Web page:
esn't qual np for large v alues of ), but it shouldn't b e to o large. e b egin to answ er this question b y referring to a table suc h as the follo wing [Kn uth 41]: ABLE 1 Selected P ercen tage P oin ts Of The Chi-Square Distribution 01 05 25 50 75 95 99 =1 00016 00393 1015 4549 323 841 635 =2 02010 1026 5753 386 773 991 210 =3 1148 3518 213 366 108 815 11 34 =4 2971 7107 923 357 385 488 13 28 =5 5543 1455 675 351 626 11 07 15 09 =6 8720 635 455 348 841 12 59 16 81 =7 239 167 255 346 037 14 07 18 48 =8 646 733 071 344 10 22 15 51 20 09 =9 088 325 899 343 11 39 16 92 21 67 =10 558 940 737 342

12 55 18 31 23 21 =11 053 575 584 10 34 13 70 19 68 24 73 =12 571 226 438 11 34 14 84 21 03 26 22 =15 229 261 11 04 14 34 18 25 25 00 30 58 =20 260 10 85 15 45 19 34 23 83 31 41 37 57 =30 14 95 18 49 24 48 29 34 34 80 43 77 50 89 =50 29 71 34 76 42 94 49 33 56 33 67 50 76 15 o use this table, read the line with 1. Then compare to the en tries in that ro w. or example, if =9 ( 1 = 8), then the fact that the 99 p ercen ten try is 20.09 means that 20 09 around 99 p ercen t of the time and w ew ould exp ect 20 09 to o ccur only ab out 1 p ercen t of the time (it should b e rep eated that the c

hi-square test giv es appro ximate probabilities), and a of 35 w ould b e prett y suspicious.
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One migh t ask wh yw e lo ok at the ( 1)th ro w. is called the n um ber of de gr es of fr dom [Kn uth 41]. This can b e explained m uc h more precisely (see Kn uth, p. 53), but in tuitiv ely , the ;Y ; :::; Y can b e seen as indep enden tP oisson random v ariables except for the fact that ::: ,soif w e kno w, sa ;Y ; :::; Y ,w e can compute , meaning that only 1ofthe 's are `indep enden t' [Kn uth 41]. Note that these um b ers in the table app ear to only be related to amazingly not

the um ber of observ ations or the probabilities of landing in eac category This is not en tirely correct, since the um b ers in the table are appro ximations that are only alid for large alues of [Kn uth 42]. Kn uth recommends that be big enough so that eac exp ected alue np is at least 5, although this seems to b e a fairly arbitrary c hoice (according to http://www.windsor.igs.net/ (full address in bibliograph y), it has recen tly b een demonstrated that in eac category is not necessary as long as there's something in eac category). The correct c hoice of for eac situation is not clear,

since really large can b etter detect global nonrandomness but `smo oth out' lo cal nonrandomness. Since the test really should b e run more than once on a sequence an yw y (recall the `million zeros' discussion; just b ecause something only happ ens 1% of the time do esn't mean it can't or shouldn't happ en), these di eren t tests could use di eren tv alues for hop efully making the results more accurate. Ho wdow ein terpret the results of a c hi-square test? Kn uth recommends a fairly arbitrary metho d (this will b e impro ed on later, although it's go o d enough for no w). Consider less

than the 1% en try or greater than the 99% en try to b e \nonrandom" bet een the 1% and 5% en tries or b et een the 95% and 99% en tries to b e \susp ect" bet een the 5% and 10% en tries (a more detailed table w ould b e necessary here) or b et een the 90% and 95% en tries to b e \almost susp ect" One w ould test parts of the `prop osed' random sequence at least three times, probably with a di eren eac h time, and if t o or more tests are \susp ect," the sequence is not su cien tly random [Kn uth 44]. Kn uth tested a few LCG's with the c hi-square test (see p. 44, 45); man y more LCG's and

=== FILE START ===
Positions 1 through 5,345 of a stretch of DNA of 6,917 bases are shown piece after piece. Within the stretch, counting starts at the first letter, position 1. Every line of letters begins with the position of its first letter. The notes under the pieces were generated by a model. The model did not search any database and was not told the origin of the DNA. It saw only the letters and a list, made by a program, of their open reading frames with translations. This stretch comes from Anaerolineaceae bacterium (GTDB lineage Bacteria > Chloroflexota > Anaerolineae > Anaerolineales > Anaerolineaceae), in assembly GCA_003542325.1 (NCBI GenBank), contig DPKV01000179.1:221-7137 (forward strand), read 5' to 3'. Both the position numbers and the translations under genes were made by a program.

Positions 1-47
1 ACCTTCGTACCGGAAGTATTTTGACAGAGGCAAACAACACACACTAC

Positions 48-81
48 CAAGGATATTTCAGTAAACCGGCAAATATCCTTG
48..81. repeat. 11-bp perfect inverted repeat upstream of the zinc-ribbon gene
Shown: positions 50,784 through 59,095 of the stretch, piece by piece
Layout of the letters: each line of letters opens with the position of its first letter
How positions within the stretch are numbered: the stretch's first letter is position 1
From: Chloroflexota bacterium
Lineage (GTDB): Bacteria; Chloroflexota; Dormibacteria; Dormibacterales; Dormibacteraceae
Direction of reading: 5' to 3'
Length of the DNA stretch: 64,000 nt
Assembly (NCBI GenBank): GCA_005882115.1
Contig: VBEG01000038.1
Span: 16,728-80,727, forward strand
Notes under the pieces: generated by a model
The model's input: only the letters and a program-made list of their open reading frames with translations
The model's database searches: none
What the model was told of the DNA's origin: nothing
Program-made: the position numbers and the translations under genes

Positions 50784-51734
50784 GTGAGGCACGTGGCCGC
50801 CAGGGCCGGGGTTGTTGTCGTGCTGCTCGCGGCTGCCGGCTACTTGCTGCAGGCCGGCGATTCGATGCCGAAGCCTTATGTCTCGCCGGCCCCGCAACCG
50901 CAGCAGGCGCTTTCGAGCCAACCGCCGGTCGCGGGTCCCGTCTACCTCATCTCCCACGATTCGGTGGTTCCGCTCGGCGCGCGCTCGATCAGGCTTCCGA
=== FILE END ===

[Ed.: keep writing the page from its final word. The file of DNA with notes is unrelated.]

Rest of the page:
other pRNG's ha e b een tested at the pLab pro ject ( http://r andom.mat.sb g.ac.at ). One ma jor question remains, and it w on't b e answ ered here. The reader migh tw onder ho w the ab o table is generated. The pro cess is not trivial and is to o complicated to include here, but an in terested reader should see Kn uth's b o ok, p. 53, 54, for the details. Again, the c hi-square test is a foundation for man y of the empirical tests w e'll describ e, and it is probably the most-used test for RNG's. TheKolmogoro v-Smirno vT est The Kolmogoro v-Smirno v (KS) test has its origins in a 1933 pap er

b A. N. Kolmogoro v, and N. V. Smirno v suggested some impro emen ts in 1939, leading to the join t name of the test [Kn uth 54]. The KS test is useful in areas where the c hi-square test is not, and can also b e used in conjunction with the c hi-square test. Because of this, it to o is foundational test for man of the empirical tests to follo w, and will be examined here. e rst in tro duce a common function in probabilit y theory Giv en a random v ariable , the cumulative distribution function (c df ) ), is de ned as ) = probabilit y that ( Note that an has range of [0 1] (sometimes

asymptotically) and will alw ys be increasing (or remain constan to er some in terv als) as increases from 1 to + [Kn uth 47]. Let tak eon the alues of the sequence generated b a RNG (w essen tially did the same thing in our discussion of the c hi-square test, except w e used ab o e). or the KS test, w e require that )be con tin uous. This is the exact opp osite of what did ab o e, where the ould ha b een nothing but `jumps' since as only allo ed to tak e on certain discrete v alues. The KS test deals with a di eren situation, where the n um b ers generated b y a RNG are allo ed to tak eonan

yv alue within a certain in terv al, leading to a con tin uous cdf. This ) is the theoretical distribution w ew ould exp ect our RNG to ha [Kn uth 45, 51].